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Tumnus is a faun in the Narnia books written by C. S. Lewis, primarily in The Lion, the Witch and the Wardrobe but also briefly in The Horse and His Boy and in The Last Battle. He is the first creature Lucy Pevensie meets in Narnia and becomes her first friend in the kingdom. Lewis wrote that the first Narnia story, The Lion, the Witch and the Wardrobe, all came to him from a single picture he had in his head of a faun carrying an umbrella and parcels through a snowy wood. Tumnus thus became the initial inspiration for the entire Narnia series.
Lewis describes Tumnus as having reddish skin, curly hair, brown eyes, a short pointed beard, horns on his forehead, cloven hooves, goat legs with glossy black hair, a "strange but pleasant little face," a long tail, and being "only a little taller than Lucy herself."
Tumnus first appears when Lucy arrives in Narnia at the lamp post. He invites her back to his cave for tea, during which, they talk about Narnia. Tumnus plays an evocative tune on his flute, but when Lucy says that she has to go, he bursts into tears because he was ashamed of himself. He confesses that he is in the pay of the White Witch (Jadis), who rules Narnia and has made it always winter but never Christmas. She had ordered him and the other Narnians to hand over any Sons of Adam or Daughters of Eve—humans—that he sees in Narnia. Tumnus, despite knowing that the Witch will find out and is likely to punish him severely if he disobeys her orders, quickly realises that he cannot bring himself to give up Lucy to the Witch, so he guides her back to the lamp-post to see that she returns safely to her own world.
When Lucy returns to Narnia a few days later, Tumnus is still safe: evidently the White Witch has not discovered his disobedience. However, Lucy's brother Edmund enters Narnia shortly afterward and mentions to the White Witch that his sister had visited Narnia before and met a faun—even though he does not name the faun as Tumnus.
When Lucy and her siblings subsequently come to Narnia, they find that Tumnus has been arrested by Maugrim, Chief of the White Witch's secret police, and is awaiting trial on a charge of high treason which involves harbouring spies and fraternizing with humans. Tumnus had spoken to Mr Beaver of his fears not long before his arrest and asked him to guide the four children if he found them in Narnia. The children meet Mr Beaver just after leaving Tumnus's ransacked cave.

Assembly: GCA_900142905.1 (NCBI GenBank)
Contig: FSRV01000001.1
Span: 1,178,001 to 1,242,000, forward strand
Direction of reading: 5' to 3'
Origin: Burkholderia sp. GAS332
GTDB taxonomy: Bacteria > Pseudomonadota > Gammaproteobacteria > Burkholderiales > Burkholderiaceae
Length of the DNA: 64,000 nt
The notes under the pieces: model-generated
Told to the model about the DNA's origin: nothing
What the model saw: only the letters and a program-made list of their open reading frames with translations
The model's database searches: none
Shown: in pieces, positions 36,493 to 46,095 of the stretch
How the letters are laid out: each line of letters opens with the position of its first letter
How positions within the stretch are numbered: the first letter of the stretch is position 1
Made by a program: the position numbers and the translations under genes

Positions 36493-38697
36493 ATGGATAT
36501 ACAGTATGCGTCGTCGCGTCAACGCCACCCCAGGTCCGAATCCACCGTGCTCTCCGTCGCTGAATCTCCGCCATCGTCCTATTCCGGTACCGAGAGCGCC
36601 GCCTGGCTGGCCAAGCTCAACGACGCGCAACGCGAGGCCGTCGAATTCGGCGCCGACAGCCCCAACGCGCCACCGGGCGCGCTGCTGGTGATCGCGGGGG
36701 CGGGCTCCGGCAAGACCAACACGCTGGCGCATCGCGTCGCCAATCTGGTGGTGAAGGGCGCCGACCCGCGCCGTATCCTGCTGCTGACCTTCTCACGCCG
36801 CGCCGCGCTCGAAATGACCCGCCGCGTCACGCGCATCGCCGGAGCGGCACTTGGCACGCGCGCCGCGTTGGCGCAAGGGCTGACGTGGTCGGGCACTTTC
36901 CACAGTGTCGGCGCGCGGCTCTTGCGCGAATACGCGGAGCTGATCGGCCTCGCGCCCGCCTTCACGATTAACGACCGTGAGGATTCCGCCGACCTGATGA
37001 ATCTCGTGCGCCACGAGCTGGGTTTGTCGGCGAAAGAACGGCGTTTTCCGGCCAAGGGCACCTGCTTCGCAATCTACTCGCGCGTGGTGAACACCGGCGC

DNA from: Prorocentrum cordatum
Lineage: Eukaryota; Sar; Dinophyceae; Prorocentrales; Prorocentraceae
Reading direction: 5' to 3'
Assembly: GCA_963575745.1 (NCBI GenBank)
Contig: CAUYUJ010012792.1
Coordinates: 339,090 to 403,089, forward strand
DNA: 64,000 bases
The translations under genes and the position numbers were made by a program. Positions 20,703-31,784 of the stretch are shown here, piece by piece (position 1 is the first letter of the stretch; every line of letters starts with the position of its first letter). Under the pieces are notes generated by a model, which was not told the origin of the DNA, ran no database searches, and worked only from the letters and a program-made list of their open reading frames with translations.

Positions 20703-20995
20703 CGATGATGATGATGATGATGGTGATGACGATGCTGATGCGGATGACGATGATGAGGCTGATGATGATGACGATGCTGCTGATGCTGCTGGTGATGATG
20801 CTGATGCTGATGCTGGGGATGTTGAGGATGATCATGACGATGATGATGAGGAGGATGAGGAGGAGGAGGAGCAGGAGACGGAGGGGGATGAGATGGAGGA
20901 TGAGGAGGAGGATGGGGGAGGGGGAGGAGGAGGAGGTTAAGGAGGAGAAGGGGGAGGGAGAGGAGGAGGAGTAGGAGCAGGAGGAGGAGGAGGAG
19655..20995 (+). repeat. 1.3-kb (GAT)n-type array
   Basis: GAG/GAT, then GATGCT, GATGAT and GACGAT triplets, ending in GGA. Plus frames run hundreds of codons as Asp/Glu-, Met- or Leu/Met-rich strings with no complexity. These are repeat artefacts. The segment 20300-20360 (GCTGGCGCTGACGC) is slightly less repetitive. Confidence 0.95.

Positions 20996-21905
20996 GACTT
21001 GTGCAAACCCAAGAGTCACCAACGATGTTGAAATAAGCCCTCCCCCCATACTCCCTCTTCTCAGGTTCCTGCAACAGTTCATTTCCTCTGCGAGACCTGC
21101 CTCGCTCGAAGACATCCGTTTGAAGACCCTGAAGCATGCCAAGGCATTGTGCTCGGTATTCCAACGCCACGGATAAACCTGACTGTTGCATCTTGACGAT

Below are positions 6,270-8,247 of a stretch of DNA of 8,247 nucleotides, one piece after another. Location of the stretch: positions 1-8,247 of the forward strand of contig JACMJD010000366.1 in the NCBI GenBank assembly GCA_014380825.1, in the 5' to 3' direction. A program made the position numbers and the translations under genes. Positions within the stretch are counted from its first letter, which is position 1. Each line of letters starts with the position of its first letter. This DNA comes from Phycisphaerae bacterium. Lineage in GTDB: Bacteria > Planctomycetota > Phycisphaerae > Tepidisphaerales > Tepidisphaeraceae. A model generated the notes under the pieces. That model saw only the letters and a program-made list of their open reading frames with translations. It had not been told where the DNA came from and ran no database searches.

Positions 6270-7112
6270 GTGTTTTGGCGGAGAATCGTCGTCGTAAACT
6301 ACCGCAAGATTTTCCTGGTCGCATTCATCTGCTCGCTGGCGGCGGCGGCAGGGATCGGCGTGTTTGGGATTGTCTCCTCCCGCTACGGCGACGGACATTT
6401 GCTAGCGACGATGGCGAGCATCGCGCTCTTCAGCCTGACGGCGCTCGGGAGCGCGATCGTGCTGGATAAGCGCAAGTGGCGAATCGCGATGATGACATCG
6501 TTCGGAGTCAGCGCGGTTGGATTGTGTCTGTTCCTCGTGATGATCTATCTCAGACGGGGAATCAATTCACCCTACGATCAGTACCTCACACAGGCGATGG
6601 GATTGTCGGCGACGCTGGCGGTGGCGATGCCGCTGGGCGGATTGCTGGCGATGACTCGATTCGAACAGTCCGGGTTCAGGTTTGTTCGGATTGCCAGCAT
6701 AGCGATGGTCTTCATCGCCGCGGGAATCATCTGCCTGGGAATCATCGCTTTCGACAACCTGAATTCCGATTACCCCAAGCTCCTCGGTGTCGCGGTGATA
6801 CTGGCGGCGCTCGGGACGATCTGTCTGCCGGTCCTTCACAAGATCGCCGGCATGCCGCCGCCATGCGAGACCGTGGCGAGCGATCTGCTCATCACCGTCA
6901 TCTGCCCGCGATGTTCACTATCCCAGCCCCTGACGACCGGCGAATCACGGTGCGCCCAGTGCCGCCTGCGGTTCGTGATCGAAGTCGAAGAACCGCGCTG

Later in the story, when the winter has come to an end and Aslan is preparing an army to take on the White Witch, Lucy and Susan find Tumnus petrified as a statue in the Witch's castle, and he is restored by Aslan. He follows the other Narnians to the battle as the Witch is defeated and killed.
Years later, he is the one who tells the Kings and Queens that the White Stag has been spotted near his home. Their hunt for it leads to their disappearance from Narnia and the end of the Golden Age.
In The Horse and His Boy, Tumnus appears as a royal adviser to the four Pevensie monarchs (fourteen years later, according to Lewis's Narnian Timeline). He devises a ruse for escaping from Calormen, thereby saving Queen Susan from being forcibly married to Prince Rabadash, and the other Narnians, including her brother Edmund, from certain death trying to defend her.
He and Lucy eventually meet again in Aslan's Country in The Last Battle.
- He appeared in the 1967 TV serial and was portrayed by Angus Lennie.
- In the 1979 animated film, Mr. Tumnus is voiced by Leslie Phillips (UK version) and Victor Spinetti (US version)
- He originally appeared in the 1988 BBC miniseries of The Chronicles of Narnia played by actor Jeffrey Perry.
- Tumnus appears in the 2005 film The Lion, the Witch and the Wardrobe, Tumnus has light skin, blue eyes, brown legs, and a stubbly little tail. In this film, he is the character that crowns the four Pevensie children at Cair Paravel. He was portrayed by actor James McAvoy.
- He is voiced by Philip Sherlock in the Focus on the Family Radio Theatre adaptations, and by Norman Bird in the BBC Radio 4 adaptations.
- ^ C.S. Lewis. On Stories: And Other Essays on Literature. 1982, p. 53. ISBN 0-15-668788-7